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02/01/2022 Group work & motivation

 

Collaborative learning is powerful but also fragile, or "savage" as some students call it. Its pedagogical benefit relies entirely on constructive transactive dialogue; a conversation among group members that incites learning. But what leads students to participate in this dialogue, or, what conditions foster this dialogue?

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02/01/2022 Structured course-format and destructive friction of a comprehensive final exam

 Disappointing student achievements are strive in introductory courses at large open-enrolment universities. At least that is our experience in the first year. We have created a moderate structure Cell Biology course, with group-based activities, clicker-quizzes and more frequent in-course assessments, with the aim of reducing the mass experience and align teaching better with the secondary-school experience. The results are remarkably positive but…… the comprehensive final exam remains a destructive friction for a large subpopulation of students.

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02/01/2022 Group self-evaluation primes for autonomous motivation

 

Working together, as a group, has important advantages over an individual approach. It provides an opportunity to lend each other the power of understanding, share burdens and uncertainties, learn from the skills of others, encourage and correct each other. If all goes well, there is also more room for a mastery approach and social recognition. How you can you foster a true collaborative attitude?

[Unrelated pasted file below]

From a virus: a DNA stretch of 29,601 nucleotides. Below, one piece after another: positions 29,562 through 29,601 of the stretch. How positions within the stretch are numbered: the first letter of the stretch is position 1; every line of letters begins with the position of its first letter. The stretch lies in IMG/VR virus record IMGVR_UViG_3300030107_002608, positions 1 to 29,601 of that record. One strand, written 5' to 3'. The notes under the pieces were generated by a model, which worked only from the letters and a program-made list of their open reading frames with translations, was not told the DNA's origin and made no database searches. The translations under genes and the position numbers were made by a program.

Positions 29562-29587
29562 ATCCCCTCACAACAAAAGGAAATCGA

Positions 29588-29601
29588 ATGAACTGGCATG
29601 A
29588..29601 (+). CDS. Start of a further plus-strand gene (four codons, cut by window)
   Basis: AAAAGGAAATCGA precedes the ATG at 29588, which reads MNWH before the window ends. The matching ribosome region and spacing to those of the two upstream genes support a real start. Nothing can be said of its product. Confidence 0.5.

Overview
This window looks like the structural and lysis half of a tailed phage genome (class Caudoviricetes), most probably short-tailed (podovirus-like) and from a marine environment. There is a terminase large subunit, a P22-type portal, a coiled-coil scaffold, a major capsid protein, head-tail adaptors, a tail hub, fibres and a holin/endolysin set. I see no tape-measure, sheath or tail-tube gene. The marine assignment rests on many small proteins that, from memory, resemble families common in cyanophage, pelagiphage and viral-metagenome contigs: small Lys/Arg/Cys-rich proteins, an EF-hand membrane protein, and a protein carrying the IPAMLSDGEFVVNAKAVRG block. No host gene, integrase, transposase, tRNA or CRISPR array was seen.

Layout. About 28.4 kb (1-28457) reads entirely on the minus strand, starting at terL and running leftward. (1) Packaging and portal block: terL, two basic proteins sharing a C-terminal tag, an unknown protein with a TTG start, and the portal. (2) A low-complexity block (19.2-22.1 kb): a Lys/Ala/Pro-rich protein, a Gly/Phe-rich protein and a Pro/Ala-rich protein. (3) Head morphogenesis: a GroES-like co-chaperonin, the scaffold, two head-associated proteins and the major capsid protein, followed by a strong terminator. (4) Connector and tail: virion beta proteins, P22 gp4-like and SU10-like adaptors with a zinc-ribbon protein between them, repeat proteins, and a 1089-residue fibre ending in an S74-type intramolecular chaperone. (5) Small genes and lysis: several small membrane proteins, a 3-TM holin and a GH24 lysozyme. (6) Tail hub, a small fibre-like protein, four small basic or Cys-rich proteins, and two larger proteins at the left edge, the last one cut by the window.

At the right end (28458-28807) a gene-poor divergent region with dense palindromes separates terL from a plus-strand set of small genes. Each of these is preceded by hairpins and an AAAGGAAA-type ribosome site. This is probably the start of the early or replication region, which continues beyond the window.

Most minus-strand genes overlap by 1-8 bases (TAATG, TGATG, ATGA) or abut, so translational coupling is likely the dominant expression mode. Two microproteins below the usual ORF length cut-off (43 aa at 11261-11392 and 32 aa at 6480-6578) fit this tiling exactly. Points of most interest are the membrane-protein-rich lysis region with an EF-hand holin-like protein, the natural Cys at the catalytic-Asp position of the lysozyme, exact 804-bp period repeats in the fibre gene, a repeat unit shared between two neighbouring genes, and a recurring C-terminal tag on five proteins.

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02/01/2022 Group work & motivation

 

Collaborative learning is powerful but also fragile, or "savage" as some students call it. Its pedagogical benefit relies entirely on constructive transactive dialogue; a conversation among group members that incites learning. But what leads students to participate in this dialogue, or, what conditions foster this dialogue?

Read article
02/01/2022 Structured course-format and destructive friction of a comprehensive final exam

 Disappointing student achievements are strive in introductory courses at large open-enrolment universities. At least that is our experience in the first year. We have created a moderate structure Cell Biology course, with group-based activities, clicker-quizzes and more frequent in-course assessments, with the aim of reducing the mass experience and align teaching better with the secondary-school experience. The results are remarkably positive but…… the comprehensive final exam remains a destructive friction for a large subpopulation of students.

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Last Updated July 14, 2010 3:45 PM | admin news